Upton's Hill (six Or Eight Miles From Washington),
Virginia, September 1, 1862.
Dear Mother: — We are in the midst of the great acts. The roar of the battles of the 30th and 31st was perfectly distinct here. We were in readiness to join in if needed. We are placed here, however, I conjecture, for a few days with a few other old regiments, to hold Forts Ramsay and Buffalo in case of disaster in front. I think the result thus far, though not at all decisive, upon the whole, favorable.
You will feel some anxiety when you hear of battles, but I tell Lucy no news, after a fight, from me is good news. If safe I have no opportunity to communicate. If injured or worse, officers are taken to Washington and tidings sent. I am glad to say all things pertaining to soldiers, sick or wounded, in Washington are managed most admirably. Few private families could provide equal comforts and accommodations. I write this for Uncle as well as for you.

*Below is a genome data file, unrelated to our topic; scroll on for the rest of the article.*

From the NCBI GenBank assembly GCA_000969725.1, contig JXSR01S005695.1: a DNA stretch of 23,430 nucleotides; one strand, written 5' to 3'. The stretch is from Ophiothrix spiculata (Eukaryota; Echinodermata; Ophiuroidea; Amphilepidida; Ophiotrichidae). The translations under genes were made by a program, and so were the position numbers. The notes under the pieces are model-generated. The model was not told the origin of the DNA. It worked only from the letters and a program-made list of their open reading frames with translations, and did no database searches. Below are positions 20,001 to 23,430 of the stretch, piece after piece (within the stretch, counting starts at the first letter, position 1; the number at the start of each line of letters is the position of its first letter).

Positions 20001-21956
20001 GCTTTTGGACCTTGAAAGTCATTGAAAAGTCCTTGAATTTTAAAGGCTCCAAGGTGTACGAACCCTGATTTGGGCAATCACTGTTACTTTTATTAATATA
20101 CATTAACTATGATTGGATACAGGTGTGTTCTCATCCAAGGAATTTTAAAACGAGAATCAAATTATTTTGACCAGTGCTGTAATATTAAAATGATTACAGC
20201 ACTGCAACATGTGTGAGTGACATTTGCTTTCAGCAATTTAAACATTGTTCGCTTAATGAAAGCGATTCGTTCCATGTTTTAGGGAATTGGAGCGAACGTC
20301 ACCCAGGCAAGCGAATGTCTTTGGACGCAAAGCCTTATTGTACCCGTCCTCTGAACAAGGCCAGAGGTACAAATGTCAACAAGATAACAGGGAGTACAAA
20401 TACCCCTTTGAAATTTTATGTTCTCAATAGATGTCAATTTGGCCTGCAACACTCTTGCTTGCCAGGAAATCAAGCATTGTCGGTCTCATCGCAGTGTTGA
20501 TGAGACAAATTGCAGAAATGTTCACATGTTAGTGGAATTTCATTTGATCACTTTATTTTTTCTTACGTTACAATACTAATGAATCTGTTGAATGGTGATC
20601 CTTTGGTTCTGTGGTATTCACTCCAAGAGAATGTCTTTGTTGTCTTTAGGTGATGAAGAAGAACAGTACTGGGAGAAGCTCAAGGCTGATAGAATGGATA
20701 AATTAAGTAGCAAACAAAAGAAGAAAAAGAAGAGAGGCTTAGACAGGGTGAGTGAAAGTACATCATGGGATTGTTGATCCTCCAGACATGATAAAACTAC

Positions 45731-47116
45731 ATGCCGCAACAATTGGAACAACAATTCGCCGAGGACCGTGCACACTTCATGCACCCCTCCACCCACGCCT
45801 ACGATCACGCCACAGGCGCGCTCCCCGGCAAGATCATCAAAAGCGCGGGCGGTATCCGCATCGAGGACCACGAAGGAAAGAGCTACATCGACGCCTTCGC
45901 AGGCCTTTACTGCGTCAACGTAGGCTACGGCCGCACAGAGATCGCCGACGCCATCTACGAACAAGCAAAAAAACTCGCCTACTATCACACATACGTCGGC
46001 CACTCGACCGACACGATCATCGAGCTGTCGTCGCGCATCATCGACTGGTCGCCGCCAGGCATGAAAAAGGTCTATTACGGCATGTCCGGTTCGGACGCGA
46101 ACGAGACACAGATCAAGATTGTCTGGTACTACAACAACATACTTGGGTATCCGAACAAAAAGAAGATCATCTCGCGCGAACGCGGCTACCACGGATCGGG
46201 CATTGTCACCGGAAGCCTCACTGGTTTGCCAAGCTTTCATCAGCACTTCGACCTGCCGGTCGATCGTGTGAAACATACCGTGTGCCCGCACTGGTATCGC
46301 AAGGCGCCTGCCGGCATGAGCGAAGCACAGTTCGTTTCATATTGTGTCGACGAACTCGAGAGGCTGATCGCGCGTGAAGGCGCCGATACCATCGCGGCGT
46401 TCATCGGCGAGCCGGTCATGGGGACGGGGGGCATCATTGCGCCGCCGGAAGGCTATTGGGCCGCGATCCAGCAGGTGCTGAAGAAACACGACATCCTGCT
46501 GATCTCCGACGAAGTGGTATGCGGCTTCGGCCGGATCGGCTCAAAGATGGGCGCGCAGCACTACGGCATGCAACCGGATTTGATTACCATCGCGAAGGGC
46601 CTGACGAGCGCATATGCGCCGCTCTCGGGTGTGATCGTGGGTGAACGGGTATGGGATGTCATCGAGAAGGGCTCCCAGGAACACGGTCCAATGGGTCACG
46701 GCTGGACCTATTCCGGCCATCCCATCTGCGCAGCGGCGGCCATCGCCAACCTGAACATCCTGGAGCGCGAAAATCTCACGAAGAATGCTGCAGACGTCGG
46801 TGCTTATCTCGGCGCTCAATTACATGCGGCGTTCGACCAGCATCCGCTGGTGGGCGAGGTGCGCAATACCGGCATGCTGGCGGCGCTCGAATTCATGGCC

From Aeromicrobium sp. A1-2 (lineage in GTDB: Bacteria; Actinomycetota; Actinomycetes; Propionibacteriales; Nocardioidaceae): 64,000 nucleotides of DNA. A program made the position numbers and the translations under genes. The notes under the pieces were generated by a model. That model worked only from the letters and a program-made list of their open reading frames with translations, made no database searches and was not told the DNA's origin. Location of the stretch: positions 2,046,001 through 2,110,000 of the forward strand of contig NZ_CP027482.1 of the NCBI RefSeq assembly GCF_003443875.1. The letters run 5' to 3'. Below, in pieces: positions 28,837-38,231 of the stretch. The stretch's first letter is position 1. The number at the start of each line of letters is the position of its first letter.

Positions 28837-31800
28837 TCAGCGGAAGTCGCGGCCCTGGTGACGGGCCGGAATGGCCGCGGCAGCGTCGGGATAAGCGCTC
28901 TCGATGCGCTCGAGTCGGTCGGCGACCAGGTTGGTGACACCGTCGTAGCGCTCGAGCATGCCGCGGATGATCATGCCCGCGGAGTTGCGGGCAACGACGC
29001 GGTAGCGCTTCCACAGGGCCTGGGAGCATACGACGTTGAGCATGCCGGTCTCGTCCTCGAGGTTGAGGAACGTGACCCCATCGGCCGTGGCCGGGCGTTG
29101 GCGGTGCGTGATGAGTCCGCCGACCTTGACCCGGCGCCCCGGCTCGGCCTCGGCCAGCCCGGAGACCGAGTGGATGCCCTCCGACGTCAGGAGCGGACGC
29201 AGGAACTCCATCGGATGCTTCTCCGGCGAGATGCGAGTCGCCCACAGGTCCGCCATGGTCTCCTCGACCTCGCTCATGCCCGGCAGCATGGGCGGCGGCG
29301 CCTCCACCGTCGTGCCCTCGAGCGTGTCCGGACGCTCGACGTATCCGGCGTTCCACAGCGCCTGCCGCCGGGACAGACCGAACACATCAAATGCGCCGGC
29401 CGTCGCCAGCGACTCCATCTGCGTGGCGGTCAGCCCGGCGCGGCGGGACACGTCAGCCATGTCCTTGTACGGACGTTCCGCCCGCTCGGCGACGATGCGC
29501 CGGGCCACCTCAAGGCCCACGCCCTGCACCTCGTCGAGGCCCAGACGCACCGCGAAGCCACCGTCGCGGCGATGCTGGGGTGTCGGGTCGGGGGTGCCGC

I saw Captain Haynes the day before yesterday. He is thin and worn, but gaining. He was uncertain whether he could join his regiment (the new one) or not. I suppose it is settled that old officers can't go to the new regiments. This settles' my chance for the Seventy-ninth also. All right, as far as I am personally concerned. The rule is a bad one — a very bad one — so bad that it will perhaps be changed, but it is no hardship to me personally. I see no regiment here that I would prefer to the Twenty-third. General Cox's six regiments from Ohio are among the crack troops of the army in the opinion of everybody.
Colonel, Scammon distinguished himself the other day and will, I doubt not, be made a brigadier. . . .
Affectionately, your son,
Mrs. Sophia Hayes.
SOURCE: Charles Richard Williams, editor, Diary and Letters of Rutherford Birchard Hayes, Volume 2, p. 338-9